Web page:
Last year I took on a challenge: growing sweet potatoes in the Pacific Northwest, known for being cool and rainy. I’m actually located right near Portland, OR, but across the river in wetter Washington State.
People hinted to me that it wouldn’t work.
Might as well find out, right? I started with organic sweet potatoes form Costco. Nothing special. Thinking back on it now, I probably should have picked a short-season variety for better success. Territorial Seed has a few varieties that work better in cooler, shorter climates.
Starting Sweet Potato Slips
Somewhere I had read that you should start your sweet potato slips around April 18th. However, if I were to do it again, I would probably start growing my slips much earlier – maybe even January.
I began by cutting three sweet potatoes in half, and placing them cut side down into bread pans. I then filled the pans with water 1/2 inch deep, and set them in the warmest place in the house – the kitchen window. Then I began to wait. And wait. And wait. See the video below for details on starting your own slips.
It took a very long time, about 4 weeks to be precise, but finally the potatoes began to sprout. Once they started, they took off! When a slip was about 8 inches tall, I would break it off and place it in a glass of water where it would grow roots. Meanwhile, the sweet potato would grow more slips!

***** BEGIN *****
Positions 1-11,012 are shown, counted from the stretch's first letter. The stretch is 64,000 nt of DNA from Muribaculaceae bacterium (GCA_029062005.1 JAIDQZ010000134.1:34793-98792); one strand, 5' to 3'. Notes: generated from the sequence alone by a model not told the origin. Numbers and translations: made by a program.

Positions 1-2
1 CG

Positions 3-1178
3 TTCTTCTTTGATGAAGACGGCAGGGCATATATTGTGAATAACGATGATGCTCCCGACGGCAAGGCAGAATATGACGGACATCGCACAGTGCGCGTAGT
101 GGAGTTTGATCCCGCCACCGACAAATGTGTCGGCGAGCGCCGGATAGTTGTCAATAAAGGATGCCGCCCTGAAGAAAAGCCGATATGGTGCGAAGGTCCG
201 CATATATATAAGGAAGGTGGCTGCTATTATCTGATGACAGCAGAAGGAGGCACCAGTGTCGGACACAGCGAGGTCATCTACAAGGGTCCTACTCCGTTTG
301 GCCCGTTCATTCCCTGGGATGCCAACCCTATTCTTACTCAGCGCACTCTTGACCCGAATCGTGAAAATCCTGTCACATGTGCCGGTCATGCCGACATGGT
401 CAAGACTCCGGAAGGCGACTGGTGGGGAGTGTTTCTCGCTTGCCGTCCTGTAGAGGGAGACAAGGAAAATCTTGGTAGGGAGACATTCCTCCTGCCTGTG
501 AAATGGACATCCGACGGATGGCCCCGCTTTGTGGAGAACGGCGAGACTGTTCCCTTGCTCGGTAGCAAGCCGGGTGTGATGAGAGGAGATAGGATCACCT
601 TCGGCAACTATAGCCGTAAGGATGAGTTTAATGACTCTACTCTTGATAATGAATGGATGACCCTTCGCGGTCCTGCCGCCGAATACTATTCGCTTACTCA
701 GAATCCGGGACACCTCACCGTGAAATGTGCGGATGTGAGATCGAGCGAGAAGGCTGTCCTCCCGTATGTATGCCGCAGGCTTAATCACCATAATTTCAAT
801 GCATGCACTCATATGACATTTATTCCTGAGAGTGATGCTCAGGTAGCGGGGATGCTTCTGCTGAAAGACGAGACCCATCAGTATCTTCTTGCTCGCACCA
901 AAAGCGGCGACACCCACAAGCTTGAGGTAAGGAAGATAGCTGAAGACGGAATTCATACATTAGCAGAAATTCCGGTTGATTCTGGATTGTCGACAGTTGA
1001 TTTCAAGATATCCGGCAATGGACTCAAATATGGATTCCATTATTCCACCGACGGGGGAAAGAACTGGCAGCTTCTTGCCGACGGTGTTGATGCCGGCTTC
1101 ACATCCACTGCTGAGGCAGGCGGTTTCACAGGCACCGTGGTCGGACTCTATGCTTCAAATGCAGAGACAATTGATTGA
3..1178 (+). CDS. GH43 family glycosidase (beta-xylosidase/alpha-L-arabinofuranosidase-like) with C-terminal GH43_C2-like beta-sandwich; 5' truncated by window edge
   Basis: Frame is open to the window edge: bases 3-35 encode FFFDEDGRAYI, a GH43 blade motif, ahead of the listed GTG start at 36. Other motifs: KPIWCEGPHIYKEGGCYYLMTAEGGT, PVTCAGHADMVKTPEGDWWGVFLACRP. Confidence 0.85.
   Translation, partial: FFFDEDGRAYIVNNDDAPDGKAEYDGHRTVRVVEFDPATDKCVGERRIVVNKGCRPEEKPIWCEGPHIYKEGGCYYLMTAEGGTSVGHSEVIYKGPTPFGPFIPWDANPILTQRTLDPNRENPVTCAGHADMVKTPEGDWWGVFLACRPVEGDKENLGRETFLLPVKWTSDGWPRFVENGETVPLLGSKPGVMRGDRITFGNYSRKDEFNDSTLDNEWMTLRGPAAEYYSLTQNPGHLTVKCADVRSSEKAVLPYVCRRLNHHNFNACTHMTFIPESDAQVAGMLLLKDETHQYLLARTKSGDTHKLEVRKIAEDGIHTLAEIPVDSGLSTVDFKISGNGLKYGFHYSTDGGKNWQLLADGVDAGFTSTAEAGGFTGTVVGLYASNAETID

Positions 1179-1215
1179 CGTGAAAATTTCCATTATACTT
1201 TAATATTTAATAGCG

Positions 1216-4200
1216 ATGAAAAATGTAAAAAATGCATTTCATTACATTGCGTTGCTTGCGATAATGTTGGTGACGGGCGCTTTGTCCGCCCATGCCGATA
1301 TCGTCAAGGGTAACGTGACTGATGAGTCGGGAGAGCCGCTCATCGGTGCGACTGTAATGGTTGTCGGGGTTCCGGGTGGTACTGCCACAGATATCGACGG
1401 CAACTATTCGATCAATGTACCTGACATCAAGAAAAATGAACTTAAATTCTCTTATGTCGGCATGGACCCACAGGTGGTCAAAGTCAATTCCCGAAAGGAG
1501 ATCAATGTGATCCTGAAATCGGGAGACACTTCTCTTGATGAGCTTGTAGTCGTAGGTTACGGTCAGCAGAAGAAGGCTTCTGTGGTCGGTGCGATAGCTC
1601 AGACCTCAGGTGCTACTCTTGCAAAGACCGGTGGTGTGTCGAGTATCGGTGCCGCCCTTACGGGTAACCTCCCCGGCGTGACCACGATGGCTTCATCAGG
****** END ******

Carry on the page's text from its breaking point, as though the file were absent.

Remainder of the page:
About a week after placing the slips in the glass of water, they would have some well established roots. At this point, I planted each slip into a 4″ pot of soil. This step really depends on the weather – if it is June and already quite warm, you can actually plant the rooted slips straight into the garden.
I planted my potted sweet potatoes (and some new slips with roots) into the garden on June 7th. I made sure my garden bed was in full sun, and tried to slant the bed slightly south for more direct sun-exposure. I didn’t quite have enough slips to fill my 4′ x 8′ garden bed, so I continued to grow more slips and plant them as they were ready.
When to Harvest Sweet Potatoes
The sweet potatoes grew all summer long, with minimal maintenance required. I did weed a few times, and watered regularly. I had read online that sweet potatoes may be left in the ground until the first frost, but I couldn’t quite wait that long. I harvested mine on October 26th. I was happy to find quite a few medium-large sweet potatoes, and quite a few smaller ones! However, some sort of critter (maybe rats) had harvested more than half of my plants before I did. This was disappointing, but overall it was a successful year growing sweet potatoes! Now I know that it IS possible to grow sweet potatoes in the Pacific Northwest.
Watch the video below to see our harvest and other tips on growing your own sweet potatoes.